Like Mike the other day, I have been thinking about possibly Pareto-improving rule changes in international soccer; like Richard Epstein I have always thought about sports rules (and league organization and market structure) as interesting market design issues. Take, for example, the unintended changes in ice hockey and American football after the introduction of a mandatory helmet rule — an increase in the force and violence of body contact. This is as good an example of moral hazard as you can find outside of Fannie Mae and Freddie Mac.
After the two ludicrous incorrect calls in today’s matches — not calling Frank Lampard’s goal a goal in the England-Germany game, and allowing Carlos Tevez’s goal even though he was ridiculously offside in the Argentina-Mexico game — FIFA’s hidebound refusal to use any sort of technology to review plays and calls is leading to even more anger, acrimony, and charges of unfair outcomes.
I separate the rules issues into two categories: issues affecting the run of play and issues with goals. Epstein’s recommendations that Mike summarized in his earlier post mostly pertain to fouls, diving, and other behavior in the run of play, but I think that the easiest and most beneficial rules changes to implement pertain to goals, not the run of play. A lot of these bad goal calls, one of which we have seen in almost every game thus far in this World Cup, could be corrected with two fairly simple and low-tech rule changes that are cross-pollination from American football:
- Simple real-time video review of all goals, with the reviewer able to radio down to the referee to tell him that he made the incorrect call. Since the review is in real time, in most cases it should not slow down the pace too much, and you can have a standard rule that if a goal is disallowed the defending team gets a goal kick.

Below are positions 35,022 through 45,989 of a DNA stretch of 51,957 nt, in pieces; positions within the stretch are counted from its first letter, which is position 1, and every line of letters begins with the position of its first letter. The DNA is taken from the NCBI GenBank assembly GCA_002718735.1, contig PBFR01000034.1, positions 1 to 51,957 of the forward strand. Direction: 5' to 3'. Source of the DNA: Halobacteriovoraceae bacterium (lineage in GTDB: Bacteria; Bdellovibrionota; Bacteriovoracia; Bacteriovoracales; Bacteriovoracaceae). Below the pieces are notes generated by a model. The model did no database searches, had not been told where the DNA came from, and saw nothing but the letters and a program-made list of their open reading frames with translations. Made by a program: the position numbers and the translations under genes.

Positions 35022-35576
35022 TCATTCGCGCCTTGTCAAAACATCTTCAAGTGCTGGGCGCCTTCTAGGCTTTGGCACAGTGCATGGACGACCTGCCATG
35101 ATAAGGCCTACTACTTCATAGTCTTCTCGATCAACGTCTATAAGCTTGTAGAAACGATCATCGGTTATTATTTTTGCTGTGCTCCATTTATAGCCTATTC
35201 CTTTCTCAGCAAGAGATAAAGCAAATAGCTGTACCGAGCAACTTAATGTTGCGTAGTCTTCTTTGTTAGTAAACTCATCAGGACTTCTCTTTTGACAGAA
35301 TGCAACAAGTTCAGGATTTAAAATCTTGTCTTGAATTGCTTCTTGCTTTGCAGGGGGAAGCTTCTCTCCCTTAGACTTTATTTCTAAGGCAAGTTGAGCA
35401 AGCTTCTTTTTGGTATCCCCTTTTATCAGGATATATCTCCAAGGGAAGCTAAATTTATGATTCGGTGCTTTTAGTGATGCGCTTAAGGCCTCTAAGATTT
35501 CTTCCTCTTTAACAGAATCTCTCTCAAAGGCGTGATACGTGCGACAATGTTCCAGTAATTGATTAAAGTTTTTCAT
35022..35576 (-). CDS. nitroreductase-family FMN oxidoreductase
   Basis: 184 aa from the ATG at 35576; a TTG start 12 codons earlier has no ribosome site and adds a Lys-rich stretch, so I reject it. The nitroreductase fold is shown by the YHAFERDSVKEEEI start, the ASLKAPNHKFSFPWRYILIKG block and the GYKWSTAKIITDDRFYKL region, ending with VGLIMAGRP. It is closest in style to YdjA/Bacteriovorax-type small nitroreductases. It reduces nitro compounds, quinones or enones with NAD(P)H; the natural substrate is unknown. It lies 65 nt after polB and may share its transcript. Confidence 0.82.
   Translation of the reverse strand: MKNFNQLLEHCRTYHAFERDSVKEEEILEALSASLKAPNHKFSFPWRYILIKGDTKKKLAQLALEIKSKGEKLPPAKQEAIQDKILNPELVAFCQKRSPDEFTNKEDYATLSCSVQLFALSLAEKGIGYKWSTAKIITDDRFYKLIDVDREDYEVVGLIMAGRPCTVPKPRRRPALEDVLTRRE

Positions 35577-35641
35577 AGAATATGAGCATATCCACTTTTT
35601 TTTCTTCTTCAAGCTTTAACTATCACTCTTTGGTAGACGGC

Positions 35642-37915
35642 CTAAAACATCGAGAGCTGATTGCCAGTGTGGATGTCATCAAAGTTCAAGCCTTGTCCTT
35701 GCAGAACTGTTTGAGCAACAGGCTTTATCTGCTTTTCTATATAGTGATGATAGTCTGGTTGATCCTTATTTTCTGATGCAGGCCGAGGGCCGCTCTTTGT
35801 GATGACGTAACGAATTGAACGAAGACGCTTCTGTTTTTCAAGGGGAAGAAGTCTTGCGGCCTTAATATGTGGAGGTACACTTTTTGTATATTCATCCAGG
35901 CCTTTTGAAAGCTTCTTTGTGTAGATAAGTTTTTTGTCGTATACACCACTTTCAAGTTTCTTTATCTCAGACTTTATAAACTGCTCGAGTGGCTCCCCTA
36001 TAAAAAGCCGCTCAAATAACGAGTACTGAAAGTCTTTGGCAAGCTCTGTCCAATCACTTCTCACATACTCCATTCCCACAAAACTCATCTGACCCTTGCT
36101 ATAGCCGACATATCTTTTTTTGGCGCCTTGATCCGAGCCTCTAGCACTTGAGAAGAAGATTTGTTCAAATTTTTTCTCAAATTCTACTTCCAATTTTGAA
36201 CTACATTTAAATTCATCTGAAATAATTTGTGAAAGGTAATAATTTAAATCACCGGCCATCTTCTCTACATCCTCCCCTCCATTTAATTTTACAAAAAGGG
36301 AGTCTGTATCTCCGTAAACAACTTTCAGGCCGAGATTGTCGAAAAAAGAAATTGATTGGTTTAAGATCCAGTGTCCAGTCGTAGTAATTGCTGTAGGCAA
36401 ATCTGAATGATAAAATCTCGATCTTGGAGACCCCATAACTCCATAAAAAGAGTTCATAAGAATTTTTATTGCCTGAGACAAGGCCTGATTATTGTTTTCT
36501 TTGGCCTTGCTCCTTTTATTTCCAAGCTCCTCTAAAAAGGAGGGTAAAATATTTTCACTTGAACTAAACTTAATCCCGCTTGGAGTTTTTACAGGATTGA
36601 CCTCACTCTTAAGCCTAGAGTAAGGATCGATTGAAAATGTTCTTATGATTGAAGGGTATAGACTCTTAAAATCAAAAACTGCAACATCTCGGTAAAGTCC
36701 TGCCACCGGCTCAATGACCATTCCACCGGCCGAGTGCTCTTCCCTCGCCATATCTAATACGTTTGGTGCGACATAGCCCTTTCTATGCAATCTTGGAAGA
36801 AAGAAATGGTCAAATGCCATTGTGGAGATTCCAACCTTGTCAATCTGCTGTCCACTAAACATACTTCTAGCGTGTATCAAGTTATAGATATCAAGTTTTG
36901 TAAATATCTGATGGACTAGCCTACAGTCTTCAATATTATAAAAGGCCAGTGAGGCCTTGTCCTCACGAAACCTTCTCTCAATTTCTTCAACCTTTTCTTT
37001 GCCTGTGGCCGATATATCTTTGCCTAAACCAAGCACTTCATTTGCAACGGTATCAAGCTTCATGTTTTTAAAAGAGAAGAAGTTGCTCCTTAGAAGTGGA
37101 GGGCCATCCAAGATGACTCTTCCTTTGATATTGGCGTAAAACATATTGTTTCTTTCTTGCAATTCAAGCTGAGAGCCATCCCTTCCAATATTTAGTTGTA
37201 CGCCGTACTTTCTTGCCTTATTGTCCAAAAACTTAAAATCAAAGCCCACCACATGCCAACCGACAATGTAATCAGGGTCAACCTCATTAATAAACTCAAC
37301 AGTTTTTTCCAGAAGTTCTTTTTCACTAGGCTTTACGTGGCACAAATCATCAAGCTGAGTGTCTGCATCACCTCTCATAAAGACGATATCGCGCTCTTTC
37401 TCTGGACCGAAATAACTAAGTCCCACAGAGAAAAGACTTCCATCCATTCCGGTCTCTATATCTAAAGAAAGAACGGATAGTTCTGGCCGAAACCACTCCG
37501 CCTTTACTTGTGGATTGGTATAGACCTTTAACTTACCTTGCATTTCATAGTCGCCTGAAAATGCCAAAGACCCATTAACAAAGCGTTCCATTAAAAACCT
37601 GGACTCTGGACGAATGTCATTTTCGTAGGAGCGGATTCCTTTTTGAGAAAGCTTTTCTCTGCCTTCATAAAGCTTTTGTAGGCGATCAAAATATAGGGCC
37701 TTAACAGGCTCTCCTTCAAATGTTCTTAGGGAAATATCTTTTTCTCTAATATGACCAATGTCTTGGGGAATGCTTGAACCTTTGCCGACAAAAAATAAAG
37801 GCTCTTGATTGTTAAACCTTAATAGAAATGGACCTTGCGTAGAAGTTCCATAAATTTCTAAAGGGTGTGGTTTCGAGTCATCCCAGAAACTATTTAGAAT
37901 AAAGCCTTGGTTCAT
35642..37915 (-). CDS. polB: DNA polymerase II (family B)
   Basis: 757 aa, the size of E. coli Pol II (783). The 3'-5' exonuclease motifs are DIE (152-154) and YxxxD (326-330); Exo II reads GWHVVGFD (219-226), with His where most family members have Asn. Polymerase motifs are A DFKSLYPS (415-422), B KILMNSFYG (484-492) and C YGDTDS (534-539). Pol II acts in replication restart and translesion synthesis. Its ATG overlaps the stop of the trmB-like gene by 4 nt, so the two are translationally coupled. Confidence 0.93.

- From the NFL: A set number of challenges (say 2), restricted to goal-related plays only that will trigger an off-field review and/or referee video review on the field. Somewhat redundant if you have video review, but it gives the teams a clean procedural opportunity to register a disagreement productively, which is impossible given the existing rule structure. As in the NFL, if you register a challenge and your challenge is denied, then there should be some kind of payment, like you lose a substitute or something.
FIFA contends that they do not want video review because it will slow down the pace of “the beautiful game”, and I agree that slowing down the pace is a bad idea. But I think implementing these two rules with respect to goals will reduce the acrimony and ire resulting from bad calls without meaningfully slowing down the game. The existing rules make the game less fun to watch and generate ill will because they lead to unjust outcomes.
UPDATE: Here’s Ross at The Science of Sport making my essential point in more detail. Here’s the money quote:
About two weeks ago, Sepp Blatter was quoted as saying that the introduction of technology into football would detract from the fervour of the sport. He said “Then the science is coming in the game, no discussions, we don’t want that. We want to have these emotions, and then a little bit more than emotions, passion”. Sepp and FIFA want human error, and so human error they get!